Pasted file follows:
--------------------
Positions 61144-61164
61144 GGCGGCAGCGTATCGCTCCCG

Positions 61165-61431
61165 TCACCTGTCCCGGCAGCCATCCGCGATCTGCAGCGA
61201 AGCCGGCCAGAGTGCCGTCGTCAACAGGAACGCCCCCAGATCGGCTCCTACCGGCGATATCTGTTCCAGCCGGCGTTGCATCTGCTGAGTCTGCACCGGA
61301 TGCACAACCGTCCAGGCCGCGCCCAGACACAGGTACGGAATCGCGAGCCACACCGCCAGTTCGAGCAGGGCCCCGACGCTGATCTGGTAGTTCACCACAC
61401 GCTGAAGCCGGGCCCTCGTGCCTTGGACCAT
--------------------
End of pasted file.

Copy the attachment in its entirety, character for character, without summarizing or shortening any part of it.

Positions 61144-61164
61144 GGCGGCAGCGTATCGCTCCCG

Positions 61165-61431
61165 TCACCTGTCCCGGCAGCCATCCGCGATCTGCAGCGA
61201 AGCCGGCCAGAGTGCCGTCGTCAACAGGAACGCCCCCAGATCGGCTCCTACCGGCGATATCTGTTCCAGCCGGCGTTGCATCTGCTGAGTCTGCACCGGA
61301 TGCACAACCGTCCAGGCCGCGCCCAGACACAGGTACGGAATCGCGAGCCACACCGCCAGTTCGAGCAGGGCCCCGACGCTGATCTGGTAGTTCACCACAC
61401 GCTGAAGCCGGGCCCTCGTGCCTTGGACCAT